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Daniel Doyle

Research Assistant Professor, Aerospace and Ocean Systems Lab

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danieldoyle@vt.edu  •  540-231-6140

1311 Research Center Drive
Blacksburg, VA 24060
United States

Daniel Doyle

Research Assistant Professor, Aerospace and Ocean Systems Lab

Daniel Doyle currently serves as a Research Assistant Professor at Virginia Tech in the Aerospace and Ocean Systems Lab, Hume Center for National Security and Technology.  His research focus areas are in computer vision, object tracking, sense-making, autonomous drones, and spaceflight programs.

Prior to coming to Virginia Tech, Dr. Doyle served 21 years in the United States Air Force and retired as a Lieutenant Colonel.  He last served as the Special Access Programs Branch Chief in the Plans and Programs Directorate, Headquarters Air Force, Pentagon.  Dr. Doyle helped to develop and defend the Special Access Programs portfolio and managed the corporate process, integrating all Air Force program data and information.  He directed and coordinated the integration of Major Command inputs and evaluated program data to support resourcing decisions through Programmed Objective Memorandum and Program Budget Review.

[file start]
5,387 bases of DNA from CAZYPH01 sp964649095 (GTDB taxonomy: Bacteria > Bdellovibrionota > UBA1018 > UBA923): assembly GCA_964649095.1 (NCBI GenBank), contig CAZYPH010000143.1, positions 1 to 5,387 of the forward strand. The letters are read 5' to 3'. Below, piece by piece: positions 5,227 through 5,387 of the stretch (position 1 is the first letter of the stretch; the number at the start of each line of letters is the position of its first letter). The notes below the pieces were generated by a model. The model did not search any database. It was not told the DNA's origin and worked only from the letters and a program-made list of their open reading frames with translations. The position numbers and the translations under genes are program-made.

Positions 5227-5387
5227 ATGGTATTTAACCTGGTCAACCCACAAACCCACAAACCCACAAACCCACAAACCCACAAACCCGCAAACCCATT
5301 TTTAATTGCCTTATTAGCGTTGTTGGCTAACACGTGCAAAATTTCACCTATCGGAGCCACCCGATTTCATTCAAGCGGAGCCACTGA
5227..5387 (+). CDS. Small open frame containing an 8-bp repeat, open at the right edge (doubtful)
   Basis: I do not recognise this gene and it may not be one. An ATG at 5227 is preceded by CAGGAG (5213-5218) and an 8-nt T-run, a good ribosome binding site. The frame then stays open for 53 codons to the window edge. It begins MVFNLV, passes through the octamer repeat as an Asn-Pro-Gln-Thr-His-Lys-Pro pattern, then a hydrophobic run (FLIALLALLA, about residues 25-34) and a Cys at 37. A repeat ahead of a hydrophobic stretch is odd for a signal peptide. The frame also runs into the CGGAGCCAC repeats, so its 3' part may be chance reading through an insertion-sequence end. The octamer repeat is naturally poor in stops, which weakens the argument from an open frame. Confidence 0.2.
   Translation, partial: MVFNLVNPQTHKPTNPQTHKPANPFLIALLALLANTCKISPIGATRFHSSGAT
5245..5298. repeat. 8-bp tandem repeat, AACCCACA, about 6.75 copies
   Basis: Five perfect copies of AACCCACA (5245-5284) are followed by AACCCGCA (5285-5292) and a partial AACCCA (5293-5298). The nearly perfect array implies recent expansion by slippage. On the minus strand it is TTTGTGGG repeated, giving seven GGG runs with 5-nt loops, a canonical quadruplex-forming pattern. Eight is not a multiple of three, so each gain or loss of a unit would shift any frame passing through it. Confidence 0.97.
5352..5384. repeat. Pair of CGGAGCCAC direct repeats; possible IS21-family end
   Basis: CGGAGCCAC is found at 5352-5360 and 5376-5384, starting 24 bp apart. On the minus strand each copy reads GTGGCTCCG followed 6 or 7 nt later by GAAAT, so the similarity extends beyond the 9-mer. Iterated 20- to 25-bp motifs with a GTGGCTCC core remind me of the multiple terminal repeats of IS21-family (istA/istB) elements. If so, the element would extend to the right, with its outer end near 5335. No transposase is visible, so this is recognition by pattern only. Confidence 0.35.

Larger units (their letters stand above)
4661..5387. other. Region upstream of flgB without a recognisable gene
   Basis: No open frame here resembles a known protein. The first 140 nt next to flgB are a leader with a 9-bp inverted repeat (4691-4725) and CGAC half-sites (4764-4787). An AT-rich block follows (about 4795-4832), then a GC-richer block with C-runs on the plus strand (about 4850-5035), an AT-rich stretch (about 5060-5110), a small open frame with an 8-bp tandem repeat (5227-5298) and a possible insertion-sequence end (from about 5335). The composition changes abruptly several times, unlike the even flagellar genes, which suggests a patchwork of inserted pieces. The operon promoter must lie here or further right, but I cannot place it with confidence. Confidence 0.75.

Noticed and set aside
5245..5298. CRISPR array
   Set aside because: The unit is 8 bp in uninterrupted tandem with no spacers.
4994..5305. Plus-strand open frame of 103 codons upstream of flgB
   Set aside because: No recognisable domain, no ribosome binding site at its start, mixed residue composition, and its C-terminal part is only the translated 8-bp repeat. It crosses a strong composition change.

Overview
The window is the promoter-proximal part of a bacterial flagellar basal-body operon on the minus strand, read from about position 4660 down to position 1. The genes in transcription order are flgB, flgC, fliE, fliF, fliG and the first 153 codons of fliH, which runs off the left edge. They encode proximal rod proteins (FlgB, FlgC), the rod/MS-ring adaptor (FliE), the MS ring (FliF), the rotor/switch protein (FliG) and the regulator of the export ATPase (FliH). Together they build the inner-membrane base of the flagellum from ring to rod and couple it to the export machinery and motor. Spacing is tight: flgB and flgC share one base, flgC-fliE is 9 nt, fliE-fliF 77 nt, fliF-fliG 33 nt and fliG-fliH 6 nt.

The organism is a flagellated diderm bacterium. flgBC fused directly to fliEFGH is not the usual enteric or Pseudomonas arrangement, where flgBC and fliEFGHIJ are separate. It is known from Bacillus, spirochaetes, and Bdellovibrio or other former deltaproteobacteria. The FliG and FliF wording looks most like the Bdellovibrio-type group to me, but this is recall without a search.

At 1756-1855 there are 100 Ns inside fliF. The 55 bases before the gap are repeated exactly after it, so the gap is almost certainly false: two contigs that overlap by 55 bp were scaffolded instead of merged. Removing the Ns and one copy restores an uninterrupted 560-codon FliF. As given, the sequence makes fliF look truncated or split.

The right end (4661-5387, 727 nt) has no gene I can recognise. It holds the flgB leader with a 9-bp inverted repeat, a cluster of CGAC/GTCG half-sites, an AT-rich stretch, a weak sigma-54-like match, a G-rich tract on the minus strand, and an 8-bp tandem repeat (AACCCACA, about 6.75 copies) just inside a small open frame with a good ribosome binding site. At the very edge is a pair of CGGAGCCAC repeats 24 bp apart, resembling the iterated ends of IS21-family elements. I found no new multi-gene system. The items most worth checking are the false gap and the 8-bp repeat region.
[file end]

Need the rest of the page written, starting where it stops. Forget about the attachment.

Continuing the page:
Doyle entered active duty in 1997 after graduating from Western Michigan University with his Bachelor of Science in Aeronautical Engineering.  During his Air Force service, he gained a variety of acquisition and leadership experience in program management, flight test, career field management, MH-53/UH-1N sustainment, standardization and evaluation, officer training, B-2 engine field support, and power systems research. 

Doyle earned his Master of Science degree in Mechanical Engineering from North Carolina State University, Raleigh, North Carolina, and his Doctor of Philosophy in Mechanical Engineering from the Air Force Institute of Technology, Wright-Patterson Air Force Base, Ohio. His doctoral work focused on optical flow background estimation using multiple cameras and culminated in a patent in 2017 towards a 'Real-Time camera tracking system using optical flow feature points'.